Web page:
At home

Tasmanians throw out over 451,000 tonnes of waste each year. About one third of this is common household waste disposed in our kerbside wheelie bins.

A number of councils have introduced special collection services, in addition to regular kerbside services, that provide an opportunity for households to sort and separate their general household waste for recycling and disposal. A good example is the household battery recycling service available in North and North West Tasmania. Unfortunately, even with these services, a lot of general household waste still ends up in landfill. Despite our best intentions, there’s still some confusion about what can and can’t be recycled and what should and shouldn’t be thrown away.

By rethinking what we do with our waste, there are many things we can do at home to reduce the amount of waste ending up in landfill. Rethink Waste will show you how.

Reducing the level of household waste is an easy exercise in rethinking old habits and watching what goes into our wheelie bins. Avoiding waste in the first place is a great way to start!

Avoid creating waste:

  • Take your favourite coffee mug or travel mug with you for takeaway coffee
  • Buy common grocery items in bulk and take your own containers to the bulk grocery store
  • Carry reusable bags everywhere you go for all types of shopping
  • Pack your lunch in a reusable container
  • Plan your meals in advance to avoid throwing out food

ReThink

Did you know? Each Australian household throws out about $600 worth of food each year!

Reuse to reduce waste:

  • Donate unwanted clothes and household items to your local charity shop
  • Have a garage sale to give pre-loved items a new home
  • Search your local reuse or charity shop to stock up on common household items
  • Consider swapping clothes and toys with friends rather than throwing them out
  • Visit your local toy library to refresh toys instead of buying new ones
  • Reuse old envelopes and find creative ways to reuse used paper

Contact your local council for details of special collections offered in your area for other items such as books, furniture, batteries and fluorescent lighting.

Avoiding generating waste saves energy, resources and over-manufacturing of commonly used goods. Avoidance sits at the top of the “hierarchy” of waste management. The waste management hierarchy defines waste management strategies based on their desirability and environmental impact.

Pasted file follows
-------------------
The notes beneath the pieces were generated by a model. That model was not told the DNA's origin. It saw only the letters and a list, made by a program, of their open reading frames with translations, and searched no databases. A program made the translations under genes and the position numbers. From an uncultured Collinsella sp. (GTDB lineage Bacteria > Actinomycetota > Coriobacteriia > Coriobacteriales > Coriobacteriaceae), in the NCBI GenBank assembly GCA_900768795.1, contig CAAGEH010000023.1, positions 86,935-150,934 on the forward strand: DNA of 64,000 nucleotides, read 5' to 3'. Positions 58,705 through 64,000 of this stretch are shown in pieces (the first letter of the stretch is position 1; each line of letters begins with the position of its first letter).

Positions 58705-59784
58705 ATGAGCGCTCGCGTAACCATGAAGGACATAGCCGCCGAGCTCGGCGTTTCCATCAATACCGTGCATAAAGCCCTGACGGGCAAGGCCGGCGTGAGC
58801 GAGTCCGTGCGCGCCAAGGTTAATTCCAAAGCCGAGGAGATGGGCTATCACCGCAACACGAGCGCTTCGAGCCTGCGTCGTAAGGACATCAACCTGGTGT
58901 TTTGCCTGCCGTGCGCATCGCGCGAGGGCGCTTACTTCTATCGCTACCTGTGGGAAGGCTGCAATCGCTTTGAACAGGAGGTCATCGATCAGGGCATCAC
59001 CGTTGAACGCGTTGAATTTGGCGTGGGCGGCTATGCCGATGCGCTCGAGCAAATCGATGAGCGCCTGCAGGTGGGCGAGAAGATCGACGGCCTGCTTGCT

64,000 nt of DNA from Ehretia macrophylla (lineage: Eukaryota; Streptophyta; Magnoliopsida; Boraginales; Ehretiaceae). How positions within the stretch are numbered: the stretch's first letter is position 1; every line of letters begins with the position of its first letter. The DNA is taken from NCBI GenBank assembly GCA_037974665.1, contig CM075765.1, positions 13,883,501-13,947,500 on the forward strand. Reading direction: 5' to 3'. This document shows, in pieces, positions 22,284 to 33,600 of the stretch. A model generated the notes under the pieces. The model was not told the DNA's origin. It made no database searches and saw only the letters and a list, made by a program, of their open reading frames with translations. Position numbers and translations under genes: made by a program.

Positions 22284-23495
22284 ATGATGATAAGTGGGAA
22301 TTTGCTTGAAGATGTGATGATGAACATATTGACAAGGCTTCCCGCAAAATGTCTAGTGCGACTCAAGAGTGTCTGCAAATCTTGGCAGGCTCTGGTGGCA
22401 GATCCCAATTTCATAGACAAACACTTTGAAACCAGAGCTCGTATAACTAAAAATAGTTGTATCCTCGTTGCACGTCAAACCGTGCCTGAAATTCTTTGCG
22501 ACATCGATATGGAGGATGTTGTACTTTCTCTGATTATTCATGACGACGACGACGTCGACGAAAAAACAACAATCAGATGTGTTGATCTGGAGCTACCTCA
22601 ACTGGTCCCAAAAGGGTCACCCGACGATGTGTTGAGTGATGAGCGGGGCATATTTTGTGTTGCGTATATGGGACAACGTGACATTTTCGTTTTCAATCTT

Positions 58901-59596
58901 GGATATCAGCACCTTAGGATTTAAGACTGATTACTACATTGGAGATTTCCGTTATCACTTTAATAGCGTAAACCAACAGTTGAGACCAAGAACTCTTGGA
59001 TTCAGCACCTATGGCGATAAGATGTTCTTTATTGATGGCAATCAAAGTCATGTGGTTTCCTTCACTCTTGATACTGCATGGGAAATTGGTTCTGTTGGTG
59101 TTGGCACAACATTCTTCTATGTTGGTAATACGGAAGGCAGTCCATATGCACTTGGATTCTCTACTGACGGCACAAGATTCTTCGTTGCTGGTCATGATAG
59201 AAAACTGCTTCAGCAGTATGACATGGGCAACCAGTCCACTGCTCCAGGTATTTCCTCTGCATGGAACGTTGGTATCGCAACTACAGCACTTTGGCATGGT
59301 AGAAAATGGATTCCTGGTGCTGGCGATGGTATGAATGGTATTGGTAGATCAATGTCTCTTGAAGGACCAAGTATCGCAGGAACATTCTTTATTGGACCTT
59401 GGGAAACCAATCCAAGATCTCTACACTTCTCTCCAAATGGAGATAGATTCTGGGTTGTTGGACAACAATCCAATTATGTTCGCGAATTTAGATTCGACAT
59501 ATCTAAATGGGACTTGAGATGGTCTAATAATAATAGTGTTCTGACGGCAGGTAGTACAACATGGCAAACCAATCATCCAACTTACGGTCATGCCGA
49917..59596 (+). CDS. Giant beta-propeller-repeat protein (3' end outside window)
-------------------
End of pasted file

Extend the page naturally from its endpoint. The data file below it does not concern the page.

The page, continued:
Resources

    Hazardous waste has the potential to harm you and the environment. In the home, hazardous waste includes items such as oils, chemicals, old batteries, and even old computers and mobile phones.

    It can be dangerous to discard hazardous waste in your general household wheelie bin.  Items that are not accepted in general rubbish collections include:

    • Agricultural chemicals and drums
    • Batteries (for example car, mobile phone or regular household batteries)
    • Cleaning and polishing chemicals
    • Motor oils (for example from cars or mowers)
    • Obsolete computer equipment, TVs (e-waste)
    • Out of date or unwanted pharmaceuticals (all medicines)
    • Pesticides and other garden chemicals
    • Petrol and kerosene
    • Solvent-based paints
    • Swimming pool or spa bath chemicals
    • Thermometers, barometers, thermostats, fluorescent tubes and compact fluorescent globes
    • Tyres

    There are many ways to safely dispose hazardous waste. This is what you can do:

    • Agricultural chemicals and drums – ChemClear accepts agricultural and veterinary chemicals for safe disposal and drumMUSTER accepts empty chemical drums for recycling.
    • Gas cylinders (LPG) – This included cylinders for BBQs, patio heaters, caravans, camping and lamps. Serviceable gas cylinders can be returned through swap programs provided by retailers for replacement or refilling.
    • Laser and printer inkjet cartridges – These can be taken to numerous retail outlets for recycling, including Australia Post, Harvey Norman and Officeworks outlets.
    • Mobile phones and phone batteries – Many mobile phone retailers and other retail stores will accept used mobile phones and accessories for recycling. Check out mobilemuster.com.au

    Some councils offer recycling and disposal services for certain hazardous wastes. Contact your local council to safely dispose of:

    • Car batteries
    • Computers and TVs (e-waste)
    • Fluorescent tubes and compact fluorescent globes
    • Gas cylinders
    • Household batteries
    • Paint
    • Used motor oils
    • Used cooking oil

    If you are unsure if the materials you have to dispose of are hazardous, give theEPA hotline a call on 1300 135 513.

    Resources

    No current resources.

      Did you know that organic waste in landfill is harmful to our environment? Due to the lack of oxygen (landfill cells are typically an anaerobic environment) organic waste in landfill will generate more methane when it breaks down than when organic waste is broken down through composting. When methane is released into the atmosphere, it is 25 times more potent than carbon dioxide.